Then again, anyone who's familiar with my writings over the last several years will know that I've got strong opinions about Tom Cruise. At first, I went into this assessment with a very serious intention to avoid the Scientology issue. However, it would be fairly hypocritical for me to pretend not to have performed extensive research and written at length on the so-called "religion." And I do have something to say to the folks who counter criticism of Scientology with something such as, "Don't you realize that all major religions have perpetrated heinous misdeeds? Why can't you call out the Mormons, for crying out loud?" Such a logical fallacy, which usually comes from otherwise intelligent people, will never persuade anyone who's done the barest amount of research on Scientology. Just go and read up on exactly where Cruise funnels his money (that is, when he's not building massive underground bunkers in Telluride, Colorado). If you look in the right places, it should take a maximum of fifteen minutes before you realize that this "religion" receives well-earned criticism. And I do realize that this is an assessment of Cruise's "career," but he's certainly used his movie star status to promote his personal agenda and engage in mass proselytization, which has inarguably affected the public's perception of Tom Cruise as a movie star. These days, he's much more of a punchline who's still got the skills but a limited number of opportunities to work those skills. It's not as if Cruise will settle into some small indie flicks to reestablish himself as trustworthy screen presence. Instead, his approach will be a couple of big-budget strikes, and he'll either sink or swim with no room for any sort of middle ground.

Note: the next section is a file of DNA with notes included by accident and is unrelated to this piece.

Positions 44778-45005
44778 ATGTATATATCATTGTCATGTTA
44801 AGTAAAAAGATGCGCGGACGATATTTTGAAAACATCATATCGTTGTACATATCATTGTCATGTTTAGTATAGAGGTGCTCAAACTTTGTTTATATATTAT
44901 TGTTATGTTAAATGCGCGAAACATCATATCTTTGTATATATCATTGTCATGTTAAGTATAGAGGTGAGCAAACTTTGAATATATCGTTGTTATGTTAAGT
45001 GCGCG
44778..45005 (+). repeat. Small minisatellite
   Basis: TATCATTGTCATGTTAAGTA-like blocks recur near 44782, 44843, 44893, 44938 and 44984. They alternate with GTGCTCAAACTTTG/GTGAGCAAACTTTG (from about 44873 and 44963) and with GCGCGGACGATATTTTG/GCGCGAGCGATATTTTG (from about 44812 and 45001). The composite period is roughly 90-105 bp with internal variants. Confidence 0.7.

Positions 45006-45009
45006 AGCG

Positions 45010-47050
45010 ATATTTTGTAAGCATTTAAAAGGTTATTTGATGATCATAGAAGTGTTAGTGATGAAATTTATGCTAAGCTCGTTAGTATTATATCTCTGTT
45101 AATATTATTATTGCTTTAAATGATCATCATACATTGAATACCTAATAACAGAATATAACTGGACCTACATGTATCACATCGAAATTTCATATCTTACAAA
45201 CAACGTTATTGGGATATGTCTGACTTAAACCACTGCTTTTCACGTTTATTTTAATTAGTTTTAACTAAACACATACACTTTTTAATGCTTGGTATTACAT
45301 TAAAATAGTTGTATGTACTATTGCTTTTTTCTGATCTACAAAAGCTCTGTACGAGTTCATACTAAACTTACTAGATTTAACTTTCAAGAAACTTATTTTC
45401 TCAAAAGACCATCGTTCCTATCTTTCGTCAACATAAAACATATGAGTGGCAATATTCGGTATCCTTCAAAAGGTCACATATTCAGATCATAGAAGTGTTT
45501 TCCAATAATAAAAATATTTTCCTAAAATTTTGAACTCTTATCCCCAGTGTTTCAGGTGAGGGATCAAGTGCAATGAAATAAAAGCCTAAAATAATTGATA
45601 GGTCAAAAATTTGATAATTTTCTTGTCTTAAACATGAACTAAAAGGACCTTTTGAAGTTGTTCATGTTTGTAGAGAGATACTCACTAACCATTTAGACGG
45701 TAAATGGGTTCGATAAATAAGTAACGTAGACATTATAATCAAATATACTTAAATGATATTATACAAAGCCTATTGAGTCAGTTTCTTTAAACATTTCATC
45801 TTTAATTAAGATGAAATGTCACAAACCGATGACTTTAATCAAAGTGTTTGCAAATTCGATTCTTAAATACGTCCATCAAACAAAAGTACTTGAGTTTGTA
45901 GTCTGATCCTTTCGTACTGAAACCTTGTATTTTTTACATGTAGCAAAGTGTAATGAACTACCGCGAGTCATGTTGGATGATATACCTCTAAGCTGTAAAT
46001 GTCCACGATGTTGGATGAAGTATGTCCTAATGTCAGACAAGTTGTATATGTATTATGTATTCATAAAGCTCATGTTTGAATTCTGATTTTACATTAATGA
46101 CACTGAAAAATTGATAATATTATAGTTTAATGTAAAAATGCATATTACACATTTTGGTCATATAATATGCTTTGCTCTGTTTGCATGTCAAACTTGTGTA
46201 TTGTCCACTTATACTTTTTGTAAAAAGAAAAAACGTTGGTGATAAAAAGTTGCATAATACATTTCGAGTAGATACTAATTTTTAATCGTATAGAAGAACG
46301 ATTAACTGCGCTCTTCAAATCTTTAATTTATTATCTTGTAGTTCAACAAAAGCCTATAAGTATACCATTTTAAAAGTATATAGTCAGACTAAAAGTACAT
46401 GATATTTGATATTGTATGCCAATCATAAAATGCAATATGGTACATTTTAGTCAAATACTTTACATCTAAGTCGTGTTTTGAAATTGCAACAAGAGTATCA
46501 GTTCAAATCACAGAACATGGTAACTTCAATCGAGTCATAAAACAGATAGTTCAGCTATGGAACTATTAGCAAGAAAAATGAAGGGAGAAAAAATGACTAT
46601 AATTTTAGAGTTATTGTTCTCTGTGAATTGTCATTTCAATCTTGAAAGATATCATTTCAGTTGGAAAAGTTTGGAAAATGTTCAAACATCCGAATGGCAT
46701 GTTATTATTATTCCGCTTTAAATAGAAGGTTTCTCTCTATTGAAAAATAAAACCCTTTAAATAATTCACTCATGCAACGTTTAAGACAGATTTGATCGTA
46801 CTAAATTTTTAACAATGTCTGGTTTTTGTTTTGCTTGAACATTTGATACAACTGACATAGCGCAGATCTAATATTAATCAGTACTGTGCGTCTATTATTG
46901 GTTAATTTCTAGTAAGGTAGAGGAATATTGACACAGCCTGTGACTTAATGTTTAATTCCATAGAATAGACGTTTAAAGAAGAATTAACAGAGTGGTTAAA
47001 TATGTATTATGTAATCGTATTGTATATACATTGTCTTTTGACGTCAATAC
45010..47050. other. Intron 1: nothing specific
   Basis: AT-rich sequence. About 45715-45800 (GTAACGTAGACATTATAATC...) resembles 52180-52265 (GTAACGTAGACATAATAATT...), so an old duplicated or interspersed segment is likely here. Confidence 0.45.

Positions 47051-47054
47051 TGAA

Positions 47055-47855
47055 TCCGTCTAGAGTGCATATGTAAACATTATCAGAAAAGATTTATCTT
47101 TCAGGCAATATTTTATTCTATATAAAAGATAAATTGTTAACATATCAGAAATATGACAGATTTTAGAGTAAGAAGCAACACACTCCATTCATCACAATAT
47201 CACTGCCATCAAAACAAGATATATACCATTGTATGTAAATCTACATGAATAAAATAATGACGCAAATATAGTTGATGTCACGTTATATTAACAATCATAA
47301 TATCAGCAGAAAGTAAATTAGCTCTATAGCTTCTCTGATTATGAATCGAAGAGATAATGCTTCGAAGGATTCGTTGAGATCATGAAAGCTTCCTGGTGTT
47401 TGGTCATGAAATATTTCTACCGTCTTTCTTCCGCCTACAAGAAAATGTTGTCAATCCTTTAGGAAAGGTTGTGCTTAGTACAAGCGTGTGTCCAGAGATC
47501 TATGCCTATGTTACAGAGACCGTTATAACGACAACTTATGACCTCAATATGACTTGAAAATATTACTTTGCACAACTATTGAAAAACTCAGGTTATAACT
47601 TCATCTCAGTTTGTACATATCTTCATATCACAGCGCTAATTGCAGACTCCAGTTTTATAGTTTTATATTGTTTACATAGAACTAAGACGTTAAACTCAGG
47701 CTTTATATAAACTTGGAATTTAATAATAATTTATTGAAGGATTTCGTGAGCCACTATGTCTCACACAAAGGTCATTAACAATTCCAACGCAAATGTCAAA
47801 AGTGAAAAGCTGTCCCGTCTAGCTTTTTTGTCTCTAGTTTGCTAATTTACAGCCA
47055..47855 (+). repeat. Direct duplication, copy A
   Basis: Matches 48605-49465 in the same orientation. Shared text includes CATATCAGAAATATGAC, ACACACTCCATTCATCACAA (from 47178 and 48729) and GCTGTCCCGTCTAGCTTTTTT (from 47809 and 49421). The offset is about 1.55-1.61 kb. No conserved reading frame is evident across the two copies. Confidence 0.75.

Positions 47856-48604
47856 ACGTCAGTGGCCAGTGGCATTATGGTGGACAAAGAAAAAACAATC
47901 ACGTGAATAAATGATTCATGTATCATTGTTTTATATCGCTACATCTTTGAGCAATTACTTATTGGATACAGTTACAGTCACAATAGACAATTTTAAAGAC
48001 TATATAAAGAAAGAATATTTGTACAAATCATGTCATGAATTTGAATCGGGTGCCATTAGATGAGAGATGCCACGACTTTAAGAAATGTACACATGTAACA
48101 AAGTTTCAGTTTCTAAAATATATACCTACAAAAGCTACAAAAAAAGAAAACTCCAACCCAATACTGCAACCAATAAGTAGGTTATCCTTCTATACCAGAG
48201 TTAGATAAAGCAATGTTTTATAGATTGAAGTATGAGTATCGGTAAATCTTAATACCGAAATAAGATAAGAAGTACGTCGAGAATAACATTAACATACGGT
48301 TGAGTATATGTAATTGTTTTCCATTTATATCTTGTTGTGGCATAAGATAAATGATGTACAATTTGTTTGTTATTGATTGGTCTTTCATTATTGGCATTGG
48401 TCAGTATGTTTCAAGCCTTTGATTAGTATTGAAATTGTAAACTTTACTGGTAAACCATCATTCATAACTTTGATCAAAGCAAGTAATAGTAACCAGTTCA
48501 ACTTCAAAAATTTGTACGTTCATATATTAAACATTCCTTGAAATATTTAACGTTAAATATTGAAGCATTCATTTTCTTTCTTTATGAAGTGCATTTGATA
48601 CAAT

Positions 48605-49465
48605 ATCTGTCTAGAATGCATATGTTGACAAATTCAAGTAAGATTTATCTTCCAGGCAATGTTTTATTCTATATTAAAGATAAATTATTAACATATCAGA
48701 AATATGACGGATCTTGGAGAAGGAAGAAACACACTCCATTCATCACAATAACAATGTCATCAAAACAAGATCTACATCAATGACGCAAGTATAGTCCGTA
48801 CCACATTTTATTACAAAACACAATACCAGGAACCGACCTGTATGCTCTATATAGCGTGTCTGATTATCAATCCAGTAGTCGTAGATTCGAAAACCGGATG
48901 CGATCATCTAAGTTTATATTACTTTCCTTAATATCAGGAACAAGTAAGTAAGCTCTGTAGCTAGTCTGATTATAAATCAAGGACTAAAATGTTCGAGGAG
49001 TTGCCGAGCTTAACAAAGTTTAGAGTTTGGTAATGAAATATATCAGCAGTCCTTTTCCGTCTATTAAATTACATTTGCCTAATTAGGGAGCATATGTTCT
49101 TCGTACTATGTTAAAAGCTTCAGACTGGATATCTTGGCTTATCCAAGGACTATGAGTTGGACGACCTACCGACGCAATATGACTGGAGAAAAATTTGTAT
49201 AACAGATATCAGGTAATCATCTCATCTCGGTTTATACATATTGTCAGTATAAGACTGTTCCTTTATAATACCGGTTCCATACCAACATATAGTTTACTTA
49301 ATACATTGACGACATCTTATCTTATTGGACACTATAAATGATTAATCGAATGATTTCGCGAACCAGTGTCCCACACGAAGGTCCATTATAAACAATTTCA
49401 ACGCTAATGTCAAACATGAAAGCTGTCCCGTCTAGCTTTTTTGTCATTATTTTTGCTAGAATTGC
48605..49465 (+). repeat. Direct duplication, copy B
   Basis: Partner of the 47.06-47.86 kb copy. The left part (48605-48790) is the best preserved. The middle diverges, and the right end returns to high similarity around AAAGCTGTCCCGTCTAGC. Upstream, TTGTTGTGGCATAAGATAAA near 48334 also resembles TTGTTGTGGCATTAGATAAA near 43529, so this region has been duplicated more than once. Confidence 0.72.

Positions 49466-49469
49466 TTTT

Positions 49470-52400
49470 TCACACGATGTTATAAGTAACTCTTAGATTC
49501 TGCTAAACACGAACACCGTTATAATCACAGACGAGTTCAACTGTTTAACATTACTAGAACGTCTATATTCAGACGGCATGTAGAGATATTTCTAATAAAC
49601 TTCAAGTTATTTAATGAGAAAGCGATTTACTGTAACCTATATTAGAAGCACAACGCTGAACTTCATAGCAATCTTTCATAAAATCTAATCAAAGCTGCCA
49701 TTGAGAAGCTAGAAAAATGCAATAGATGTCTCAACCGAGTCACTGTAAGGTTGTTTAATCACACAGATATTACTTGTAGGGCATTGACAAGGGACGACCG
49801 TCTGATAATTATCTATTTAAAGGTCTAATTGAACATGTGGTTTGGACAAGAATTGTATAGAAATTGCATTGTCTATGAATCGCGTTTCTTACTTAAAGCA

Prognosis: It's no secret that Cruise has been aiming to rebuild his career after a few years of unpredictable (and underwhelming) box-office grosses. A lot rests upon the success or failure of this weekend's Knight and Day, which -- from the looks of the trailer -- is a completely brilliant approach for Cruise to formally reclaim box office glory. On paper, this movie carries an action-hero vibe and hefty amounts of self-depreciation on the part of Cruise, whose character faces allegations of a recent "psychotic break," which is not only a clever manner of poking fun at Cruise's own tabloid persona but also -- and this just can't be ignored -- a key Scientology term (see also "introspection rundown") and his own little inside joke. As with Cameron Diaz, the career of Tom Cruise will likely see a boost from Knight and Day, but what happens afterwards will probably be much more compelling than any movie itself.

Agent Bedhead lives in Tulsa, Oklahoma. She and her little black heart can be found at agentbedhead.com.